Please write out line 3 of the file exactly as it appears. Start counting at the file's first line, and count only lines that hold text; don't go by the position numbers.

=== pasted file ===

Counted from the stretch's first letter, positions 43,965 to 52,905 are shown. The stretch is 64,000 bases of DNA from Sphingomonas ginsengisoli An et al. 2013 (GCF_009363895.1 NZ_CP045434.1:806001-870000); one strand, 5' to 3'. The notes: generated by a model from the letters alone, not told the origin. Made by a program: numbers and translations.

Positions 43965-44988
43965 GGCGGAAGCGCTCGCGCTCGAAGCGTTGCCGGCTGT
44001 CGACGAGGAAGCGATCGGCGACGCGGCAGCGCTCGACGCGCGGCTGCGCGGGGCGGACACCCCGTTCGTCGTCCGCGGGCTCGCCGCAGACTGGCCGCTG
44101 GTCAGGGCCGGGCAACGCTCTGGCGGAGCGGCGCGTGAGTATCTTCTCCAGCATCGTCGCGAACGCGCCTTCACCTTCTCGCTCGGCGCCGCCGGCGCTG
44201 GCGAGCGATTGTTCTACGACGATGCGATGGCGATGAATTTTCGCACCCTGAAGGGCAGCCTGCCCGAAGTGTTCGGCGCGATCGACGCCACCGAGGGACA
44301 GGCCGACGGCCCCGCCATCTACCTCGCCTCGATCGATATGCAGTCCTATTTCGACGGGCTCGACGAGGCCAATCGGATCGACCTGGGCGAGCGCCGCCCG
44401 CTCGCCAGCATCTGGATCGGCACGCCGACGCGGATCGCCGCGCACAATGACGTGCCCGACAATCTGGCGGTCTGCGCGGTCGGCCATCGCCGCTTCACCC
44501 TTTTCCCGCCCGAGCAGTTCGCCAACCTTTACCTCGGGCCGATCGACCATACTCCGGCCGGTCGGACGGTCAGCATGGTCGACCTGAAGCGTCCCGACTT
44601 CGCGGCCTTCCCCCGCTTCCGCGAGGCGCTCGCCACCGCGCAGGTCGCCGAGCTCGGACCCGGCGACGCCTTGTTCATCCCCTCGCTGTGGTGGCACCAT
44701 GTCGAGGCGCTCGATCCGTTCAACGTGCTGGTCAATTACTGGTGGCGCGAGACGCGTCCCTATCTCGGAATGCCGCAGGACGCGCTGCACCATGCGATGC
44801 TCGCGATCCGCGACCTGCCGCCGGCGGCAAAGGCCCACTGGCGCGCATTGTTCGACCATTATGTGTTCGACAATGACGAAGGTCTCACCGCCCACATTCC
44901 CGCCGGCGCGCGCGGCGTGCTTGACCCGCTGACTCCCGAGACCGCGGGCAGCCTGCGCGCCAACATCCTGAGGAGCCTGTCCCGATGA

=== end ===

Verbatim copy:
43965 GGCGGAAGCGCTCGCGCTCGAAGCGTTGCCGGCTGT